Alternative schools vs. traditional public schools
For some children, traditional public school just doesn't cut it. From behavioral problems to learning disabilities, to simply wanting a better education, certain issues keep some students from thriving in a traditional school environment. Luckily, there are a number of alternatives to conventional public school.
Here's a look at some of the more common schooling alternatives:
- Boarding school – This is a tuition-charging school where students not only study but also live on campus grounds. It generally encourages a stronger focus on education. Some boarding schools feature additional training, as well; for example, military boarding schools combine an educational curriculum with military discipline and exercises.
- Military school – This is an educational institution that also prepares students for service in the military. It focuses on discipline and obedience, and many offer programs for troubled teens.
- Private school – This is a tuition-charging school that is not run by the state. Private schools focus on smaller class sizes for a higher quality of learning.
- Language school – A language school focuses on helping students achieve competence in a foreign tongue. Usually, this is done through language immersion – conducting all classes and school activities in the language being studied.
- Christian school – This is a school that runs on Christian principles and makes religion a part of the curriculum.
- Montessori school – This type of school focuses on the Montessori method of learning, which places an emphasis on self-directed activity.
The benefits and disadvantages of alternative schooling
There are many benefits to providing children with alternative schooling. Alternative schools can offer:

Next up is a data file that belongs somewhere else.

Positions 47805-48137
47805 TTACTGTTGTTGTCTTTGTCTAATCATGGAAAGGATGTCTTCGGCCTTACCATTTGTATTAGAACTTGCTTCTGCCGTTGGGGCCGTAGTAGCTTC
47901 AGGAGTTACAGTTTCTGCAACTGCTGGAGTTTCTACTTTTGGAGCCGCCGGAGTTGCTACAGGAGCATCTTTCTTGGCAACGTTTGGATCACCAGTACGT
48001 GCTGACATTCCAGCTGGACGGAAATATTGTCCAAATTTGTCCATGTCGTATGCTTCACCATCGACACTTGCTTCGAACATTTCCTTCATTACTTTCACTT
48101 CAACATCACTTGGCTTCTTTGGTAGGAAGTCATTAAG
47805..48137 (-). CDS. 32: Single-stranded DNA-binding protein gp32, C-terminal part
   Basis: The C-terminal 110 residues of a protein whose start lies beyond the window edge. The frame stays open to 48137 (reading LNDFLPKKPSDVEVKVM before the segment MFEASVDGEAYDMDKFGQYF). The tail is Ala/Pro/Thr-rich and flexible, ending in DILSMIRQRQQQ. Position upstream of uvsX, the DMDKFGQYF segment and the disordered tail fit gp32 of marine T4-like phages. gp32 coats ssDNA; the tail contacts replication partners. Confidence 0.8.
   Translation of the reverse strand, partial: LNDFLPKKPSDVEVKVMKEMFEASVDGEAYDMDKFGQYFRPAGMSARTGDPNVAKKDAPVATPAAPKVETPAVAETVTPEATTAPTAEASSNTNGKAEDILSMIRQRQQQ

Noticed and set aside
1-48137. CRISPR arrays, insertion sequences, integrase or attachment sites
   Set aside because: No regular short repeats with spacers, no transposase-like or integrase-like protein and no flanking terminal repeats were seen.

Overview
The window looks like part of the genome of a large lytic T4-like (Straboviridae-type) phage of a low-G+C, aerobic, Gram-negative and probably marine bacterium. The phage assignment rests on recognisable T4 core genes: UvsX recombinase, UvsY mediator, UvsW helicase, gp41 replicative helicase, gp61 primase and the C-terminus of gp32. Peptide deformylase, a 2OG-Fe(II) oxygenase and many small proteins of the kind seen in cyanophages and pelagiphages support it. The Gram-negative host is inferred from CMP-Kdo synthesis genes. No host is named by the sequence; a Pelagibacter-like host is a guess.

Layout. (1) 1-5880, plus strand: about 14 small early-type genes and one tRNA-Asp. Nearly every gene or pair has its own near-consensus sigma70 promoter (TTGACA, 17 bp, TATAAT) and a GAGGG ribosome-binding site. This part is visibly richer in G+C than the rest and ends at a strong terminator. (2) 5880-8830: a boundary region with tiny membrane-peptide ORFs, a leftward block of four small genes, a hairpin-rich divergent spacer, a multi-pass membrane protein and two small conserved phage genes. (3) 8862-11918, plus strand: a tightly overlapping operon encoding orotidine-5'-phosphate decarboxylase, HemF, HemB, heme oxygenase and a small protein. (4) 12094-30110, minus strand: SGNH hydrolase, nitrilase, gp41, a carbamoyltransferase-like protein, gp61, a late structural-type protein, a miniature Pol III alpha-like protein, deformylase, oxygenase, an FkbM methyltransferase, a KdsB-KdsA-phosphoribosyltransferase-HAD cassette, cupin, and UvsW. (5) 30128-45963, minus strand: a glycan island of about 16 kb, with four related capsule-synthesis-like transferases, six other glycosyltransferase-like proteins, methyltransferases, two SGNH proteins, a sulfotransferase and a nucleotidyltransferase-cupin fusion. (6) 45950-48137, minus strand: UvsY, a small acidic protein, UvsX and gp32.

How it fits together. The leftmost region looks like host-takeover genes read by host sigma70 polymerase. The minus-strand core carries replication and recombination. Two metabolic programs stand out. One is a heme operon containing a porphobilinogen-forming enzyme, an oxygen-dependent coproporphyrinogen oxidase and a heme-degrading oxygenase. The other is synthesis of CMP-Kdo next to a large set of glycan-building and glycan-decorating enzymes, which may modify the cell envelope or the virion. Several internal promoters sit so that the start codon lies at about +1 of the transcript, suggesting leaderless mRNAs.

- A focus on students who are at risk, such as those who are behind in credits, display behavioral problems, are pregnant or parenting, have learning disabilities, are homeless or exhibit other learning obstacles.
- A reduction in drop-out rates and truancy.
- A redirection of misguided students into a more effective learning environment.
- A curriculum that focuses on hands-on learning by connecting the students with the community.
- Lower enrollments, allowing for smaller student-to-staff ratios.
- A staff trained to teach, mentor, counsel and tutor students.
- A student voice in school operations.
- Clear and fair rules that are consistently enforced.
- High standards for personal responsibility, performance, behavior and attendance.
There are, however, also some disadvantages to choosing alternatives schools over the traditional public school system. These include:
- A tuition, which can be quite expensive.
- A lack of stable funding, which means they sometimes can't live up to their standards.
- A lack of diversity in the student population, which can adversely affect socialization.
- A curriculum that doesn't always conform to educational regulations, leaving students inadequately prepared for certain programs down the road.
- A high level of competition, which may be difficult, or even damaging, for some students.
Alternative schools have come a long way from the cliched home for wayward youth. Today, a variety of options cater to those seeking nontraditional education for a number of reasons. As often as not, alternative schooling is sought to provide a broader educational experience as opposed to a stricter code of conduct. Only you and your child can decide whether an alternative school is appropriate and, if so, which option best meets your child's needs.
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